Working For A Start-Up Company
According to Forbes, a start-up has been defined as “a company working to solve a problem where the solution is not obvious and success is not guaranteed” and also as “a state of mind… when people join your company and are still making the explicit decision to forgo
stability in exchange for the promise of growth…”
Start-ups are a fledgeling company and in Nigeria, it can be simply defined as one without structure. So, say you get a call back from
that interview–before you embark on quoting your previous tweet with “#i got the job”, here are some things you need to do:
Find Out/Ask Questions
- Ask – How long have they been starting up? When a company starts yielding and becomes profitable, it can, and should, no longer be called a start-up. Some would argue that a company 5-10 years in, can still be a start-up, but this is wrong on so many levels. This should be your very first question. You do want to be a part of growth but that doesn’t mean you should be the growth. How long a company has been on the struggle gives you an edge to calculate how long you have to either help make a change or go home. Once the company has no redeemable factor or bearings in the right direction, it will have no foreseeable avenue for growth in the future. You either sink or swim with it OR be the solution. If that is what you have in mind, then give yourself a timeline and set out to achieve the achievable.
- Ask – What type of boss you would have? A key at tribute of any start-up is growth, and more often than not, that growth is linked directly with the person in charge. In most start-ups, you will meet directly with your boss regularly. Hence, it is important to know, Is your to-be boss the type that likes to only give orders or also likes to get feedback?
Start Up’s have an edge. Unlike most companies, it allows employees to challenge themselves to produce within their strengths. If your boss does not like to be challenged or listen to ideas from anyone BUT themselves, then…
- Ask – About Growth Opportunities! The rather beautiful thing about a start-up is that you do get promoted quickly, or have to jump the corporate ladder like you would at a business with a hierarchy. As far as it goes, you are a little over 18 years so it is easy to add the “Lead” title to your name or job role after 6 months in a department that you alone handle or run and in a few years, you could become an executive. If this is your thing, then go for it!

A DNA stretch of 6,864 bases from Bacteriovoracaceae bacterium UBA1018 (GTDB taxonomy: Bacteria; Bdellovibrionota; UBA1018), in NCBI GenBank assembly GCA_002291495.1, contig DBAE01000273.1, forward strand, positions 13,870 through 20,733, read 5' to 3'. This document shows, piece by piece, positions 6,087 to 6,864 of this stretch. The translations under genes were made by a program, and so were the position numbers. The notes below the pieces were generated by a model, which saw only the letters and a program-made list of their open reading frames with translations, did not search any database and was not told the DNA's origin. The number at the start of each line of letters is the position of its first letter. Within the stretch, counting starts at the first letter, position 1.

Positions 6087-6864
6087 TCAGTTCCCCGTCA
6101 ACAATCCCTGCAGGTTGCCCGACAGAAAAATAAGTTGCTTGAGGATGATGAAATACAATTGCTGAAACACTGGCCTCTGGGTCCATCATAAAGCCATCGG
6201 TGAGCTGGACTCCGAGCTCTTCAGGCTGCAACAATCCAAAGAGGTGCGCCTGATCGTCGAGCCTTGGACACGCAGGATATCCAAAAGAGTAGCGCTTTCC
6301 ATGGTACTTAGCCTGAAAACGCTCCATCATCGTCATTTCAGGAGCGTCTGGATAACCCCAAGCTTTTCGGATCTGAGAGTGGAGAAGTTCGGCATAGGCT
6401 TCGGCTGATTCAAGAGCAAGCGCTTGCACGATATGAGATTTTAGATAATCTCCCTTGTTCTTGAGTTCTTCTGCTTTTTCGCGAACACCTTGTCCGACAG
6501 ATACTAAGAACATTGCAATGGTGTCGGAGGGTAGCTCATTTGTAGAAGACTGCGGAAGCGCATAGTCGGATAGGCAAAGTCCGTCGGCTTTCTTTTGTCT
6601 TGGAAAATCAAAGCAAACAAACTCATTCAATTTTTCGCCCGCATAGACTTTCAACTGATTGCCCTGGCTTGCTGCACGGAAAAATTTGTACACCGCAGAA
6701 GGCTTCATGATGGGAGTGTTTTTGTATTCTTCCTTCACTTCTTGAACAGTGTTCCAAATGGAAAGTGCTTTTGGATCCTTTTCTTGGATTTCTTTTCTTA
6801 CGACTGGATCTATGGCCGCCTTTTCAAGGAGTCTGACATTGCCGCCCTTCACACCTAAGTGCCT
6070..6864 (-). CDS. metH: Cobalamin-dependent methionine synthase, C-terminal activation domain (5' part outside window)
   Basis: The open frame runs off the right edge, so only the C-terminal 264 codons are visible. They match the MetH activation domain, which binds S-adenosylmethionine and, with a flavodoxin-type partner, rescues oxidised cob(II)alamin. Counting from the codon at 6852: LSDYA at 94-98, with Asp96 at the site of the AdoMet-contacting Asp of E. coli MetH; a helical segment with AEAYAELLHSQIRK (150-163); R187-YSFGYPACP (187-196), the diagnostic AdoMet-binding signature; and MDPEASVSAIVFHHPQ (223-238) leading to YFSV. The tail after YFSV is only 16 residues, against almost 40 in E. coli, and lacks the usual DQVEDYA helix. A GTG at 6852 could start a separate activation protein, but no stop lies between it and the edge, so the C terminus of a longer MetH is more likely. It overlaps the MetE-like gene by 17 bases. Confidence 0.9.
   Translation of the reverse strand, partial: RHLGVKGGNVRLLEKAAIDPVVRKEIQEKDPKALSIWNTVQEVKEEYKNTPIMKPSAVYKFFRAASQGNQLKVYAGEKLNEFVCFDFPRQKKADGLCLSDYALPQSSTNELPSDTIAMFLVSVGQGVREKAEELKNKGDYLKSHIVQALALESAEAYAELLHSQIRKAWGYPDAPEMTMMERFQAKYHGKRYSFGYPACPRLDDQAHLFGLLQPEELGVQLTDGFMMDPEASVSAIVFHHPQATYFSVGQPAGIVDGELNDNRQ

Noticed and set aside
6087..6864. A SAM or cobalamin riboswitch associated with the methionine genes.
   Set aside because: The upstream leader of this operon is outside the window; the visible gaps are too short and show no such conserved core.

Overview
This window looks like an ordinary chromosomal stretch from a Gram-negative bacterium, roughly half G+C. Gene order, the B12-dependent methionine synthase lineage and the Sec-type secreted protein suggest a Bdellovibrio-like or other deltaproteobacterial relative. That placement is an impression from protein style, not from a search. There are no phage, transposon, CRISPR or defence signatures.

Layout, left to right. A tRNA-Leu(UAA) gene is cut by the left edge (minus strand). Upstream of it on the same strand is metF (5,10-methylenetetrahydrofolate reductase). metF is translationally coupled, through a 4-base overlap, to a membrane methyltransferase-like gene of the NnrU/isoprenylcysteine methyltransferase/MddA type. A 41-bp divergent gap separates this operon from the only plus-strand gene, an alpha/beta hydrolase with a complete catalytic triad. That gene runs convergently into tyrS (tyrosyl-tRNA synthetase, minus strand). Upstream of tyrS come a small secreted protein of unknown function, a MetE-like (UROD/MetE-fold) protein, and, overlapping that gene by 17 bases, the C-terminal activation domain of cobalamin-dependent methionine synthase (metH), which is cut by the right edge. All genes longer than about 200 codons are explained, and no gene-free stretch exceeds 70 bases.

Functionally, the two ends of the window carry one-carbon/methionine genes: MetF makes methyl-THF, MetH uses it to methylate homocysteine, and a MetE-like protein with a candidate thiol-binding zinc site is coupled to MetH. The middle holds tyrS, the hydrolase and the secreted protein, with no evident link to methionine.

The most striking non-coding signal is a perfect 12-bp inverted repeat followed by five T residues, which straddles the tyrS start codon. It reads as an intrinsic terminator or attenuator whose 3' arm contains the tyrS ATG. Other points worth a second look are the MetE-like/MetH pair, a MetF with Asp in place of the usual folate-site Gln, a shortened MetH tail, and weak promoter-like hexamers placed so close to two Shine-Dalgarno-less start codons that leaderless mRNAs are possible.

- Ask about benefits! – Working for some start-up’s, you might have the option to work from home on some days, and there is the perk of free lunch every day. However, these perks are not guaranteed. The free lunch could stop without prior notice or any explanation and you just may be required to come into the office on your day off. Start-ups generally would feed you with the revolutionary talk
of you being a part of something great in foreseeable future. Your appointment letter would state that payment is made on a certain date each month after deduction of statutory payments, find out from your prospective co-workers how this plays out–if they receive these statutory when needed.
- Skills and Experiences – Start-ups generally need the manpower, and working for one means you will get to pick up quite a number of valuable skills because you’d have to adapt and not work specifically to your job description. You need to be ready to take on more than you applied for. This can be really good for your resume if things do not work out at the start-up and you’re forced to look for employment elsewhere. Start-ups are not for everyone, they may fail and they may not. You might have to have the sink or swim attitude working for one. If it suits you then you should go for it. If you do not have the patience and perseverance that goes into gaining skills and building a business, then this is not your call.